Often referred to as White Line Disease, seedy toe is a very common condition in horses all over New Zealand but almost unheard of in some parts of the world. In most cases, seedy toe does not cause lameness and can be eliminated effectively with careful management.
What it is
The white line, which can be seen on the solar surface of the hoof, is the area between the hoof wall and the sole. It is a very fine area (often around 3-5mm wide in an average sized horse) and contrary to its name, is often yellowish in appearance. Seedy toe is a combination of fungi and bacterium which compromises the white line of the hoof.
Seedy toe enters the area of the white line at the ground surface and will endeavour to escalate upwards, causing deterioration of the white line as it goes.
Seedy toe can often, but not always, be identified by a small fissure or crack in the outer hoof wall when the hoof is on the ground. This crack will be caused after the seedy toe has gained an established hold of the area and tracked up the hoof. As the white line has been compromised, the resulting weakness of the hoof wall allows it to crack near to the seedy toe.
Underneath, a cavity will be apparent which is often packed with black necrotic material. Your vet or farrier may carefully probe the cavity to determine how far it extends up and around the hoof.
In more advanced cases, the hoof wall may sound hollow when tapped. This indicates a cavity and can offer a very rough guide of how much of the hoof may have been affected.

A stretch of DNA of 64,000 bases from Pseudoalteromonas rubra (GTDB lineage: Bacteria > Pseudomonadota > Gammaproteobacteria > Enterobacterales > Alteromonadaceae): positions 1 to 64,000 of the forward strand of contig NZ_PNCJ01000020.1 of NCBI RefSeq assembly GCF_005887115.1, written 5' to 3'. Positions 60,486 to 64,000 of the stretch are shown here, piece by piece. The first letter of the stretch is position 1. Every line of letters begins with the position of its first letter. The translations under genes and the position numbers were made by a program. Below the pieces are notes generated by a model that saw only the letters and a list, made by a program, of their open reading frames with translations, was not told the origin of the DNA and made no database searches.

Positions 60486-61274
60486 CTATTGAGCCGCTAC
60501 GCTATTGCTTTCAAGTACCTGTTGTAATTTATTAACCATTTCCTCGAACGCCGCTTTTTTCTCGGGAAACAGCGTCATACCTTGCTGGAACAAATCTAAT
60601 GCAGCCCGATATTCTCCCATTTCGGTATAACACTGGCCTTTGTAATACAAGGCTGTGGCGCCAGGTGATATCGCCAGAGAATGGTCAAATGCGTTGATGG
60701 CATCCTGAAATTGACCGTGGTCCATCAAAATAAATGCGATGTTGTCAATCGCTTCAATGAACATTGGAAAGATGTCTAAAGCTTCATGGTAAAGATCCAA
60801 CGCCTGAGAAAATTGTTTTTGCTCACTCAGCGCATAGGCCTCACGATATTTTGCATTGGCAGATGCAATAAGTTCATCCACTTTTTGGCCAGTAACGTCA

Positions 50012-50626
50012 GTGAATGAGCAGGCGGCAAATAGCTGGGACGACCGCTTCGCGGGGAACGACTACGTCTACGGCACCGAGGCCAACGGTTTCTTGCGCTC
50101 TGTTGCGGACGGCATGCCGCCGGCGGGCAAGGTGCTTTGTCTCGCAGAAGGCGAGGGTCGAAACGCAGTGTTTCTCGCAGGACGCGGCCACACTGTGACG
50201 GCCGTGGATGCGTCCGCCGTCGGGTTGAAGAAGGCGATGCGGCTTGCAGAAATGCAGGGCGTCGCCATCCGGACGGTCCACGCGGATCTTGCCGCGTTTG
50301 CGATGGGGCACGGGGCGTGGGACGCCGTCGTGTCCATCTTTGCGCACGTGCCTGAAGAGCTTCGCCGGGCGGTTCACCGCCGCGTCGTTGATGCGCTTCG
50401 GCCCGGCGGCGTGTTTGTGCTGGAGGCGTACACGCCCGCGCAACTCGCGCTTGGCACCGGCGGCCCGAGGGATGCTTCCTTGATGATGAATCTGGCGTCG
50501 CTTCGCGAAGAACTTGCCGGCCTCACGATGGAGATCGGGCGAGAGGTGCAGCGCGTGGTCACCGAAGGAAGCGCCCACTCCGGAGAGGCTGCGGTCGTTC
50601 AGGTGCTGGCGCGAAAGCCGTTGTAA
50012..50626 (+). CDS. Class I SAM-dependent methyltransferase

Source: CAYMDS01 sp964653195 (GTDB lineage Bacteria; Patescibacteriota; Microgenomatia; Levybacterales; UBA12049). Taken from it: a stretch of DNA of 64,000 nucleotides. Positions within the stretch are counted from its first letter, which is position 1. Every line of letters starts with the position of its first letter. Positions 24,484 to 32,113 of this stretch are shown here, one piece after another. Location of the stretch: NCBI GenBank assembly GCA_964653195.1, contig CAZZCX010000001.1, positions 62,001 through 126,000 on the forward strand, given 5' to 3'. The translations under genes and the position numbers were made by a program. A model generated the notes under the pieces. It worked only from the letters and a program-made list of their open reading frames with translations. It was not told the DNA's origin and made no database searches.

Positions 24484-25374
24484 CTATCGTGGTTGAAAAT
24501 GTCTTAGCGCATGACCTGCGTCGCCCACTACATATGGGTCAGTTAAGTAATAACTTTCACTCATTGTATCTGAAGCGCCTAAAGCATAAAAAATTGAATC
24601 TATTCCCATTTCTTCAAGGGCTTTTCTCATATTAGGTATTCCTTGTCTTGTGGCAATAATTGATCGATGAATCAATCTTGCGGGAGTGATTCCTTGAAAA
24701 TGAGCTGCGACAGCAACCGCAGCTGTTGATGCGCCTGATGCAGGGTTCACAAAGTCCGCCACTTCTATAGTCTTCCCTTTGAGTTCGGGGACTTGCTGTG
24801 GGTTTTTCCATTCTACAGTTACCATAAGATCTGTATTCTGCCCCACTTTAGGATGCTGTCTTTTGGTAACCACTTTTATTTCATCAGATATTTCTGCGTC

We most commonly see incidences of seedy toe during the wetter months of the year – and the weeks following. With the hoof softer and the ground wetter, the ability for dirt and debris to enter the hoof (in particular penetrating the white line) increases significantly.
Allowing the hooves to become overgrown and the toes to become long places exceptional force on the hoof wall. This will often stretch the white line at the toe area as the hoof wall stretches in a forwards direction. This stretching of the white line is a great opportunity for the seedy toe to enter the hoof.
The most effective method of treatment for minor cases involves the complete removal of the seedy toe and exposure of the affected area to the elements. Seedy toe is anaerobic and thrives in a dark, moist environment such as the white line. Removing the seedy toe and removing the contributing factors is key to the successful treatment.
Treating with a specialist product such as White Lightning may be recommended to assist with the elimination of the causative bacteria and fungi; and using repeated applications, as a preventative measure for re-occurrence.
For more severe cases of seedy toe, a vet should be involved to advise about xrays, heart bar shoes (providing support to the bony column), especially so when the sensitive structures of the hoof are penetrated during the removal of the seedy toe and/or hoof wall. The vet may also administer drugs as they see necessary.
The condition should be assessed following treatment on an on-going and more frequent basis.
If identified at the early stages and the correct approach to removal is followed, most cases will be successfully eliminated efficiently without any lameness or further problems.
2 Replies to “Seedy toe”
Have you any thoughts on why NZ has a high incidence of seedy toe and other parts of the world dont?
I’m in little doubt that the environmental conditions are the most significant contributor. The climate and ground conditions in particular.
But if we saw an improvement in the general standard of hoofcare from owners and those responsible for horses I think there would also be a reduction in the severity of the cases we do see. Leaving the hooves too long in between trimming/shoeing (which is not uncommon in NZ) encourages problems of the white line including seedy toe. A long toe can stretch the white line which encourages foreign objects (including fungus and bacteria) to enter the foot at this area.
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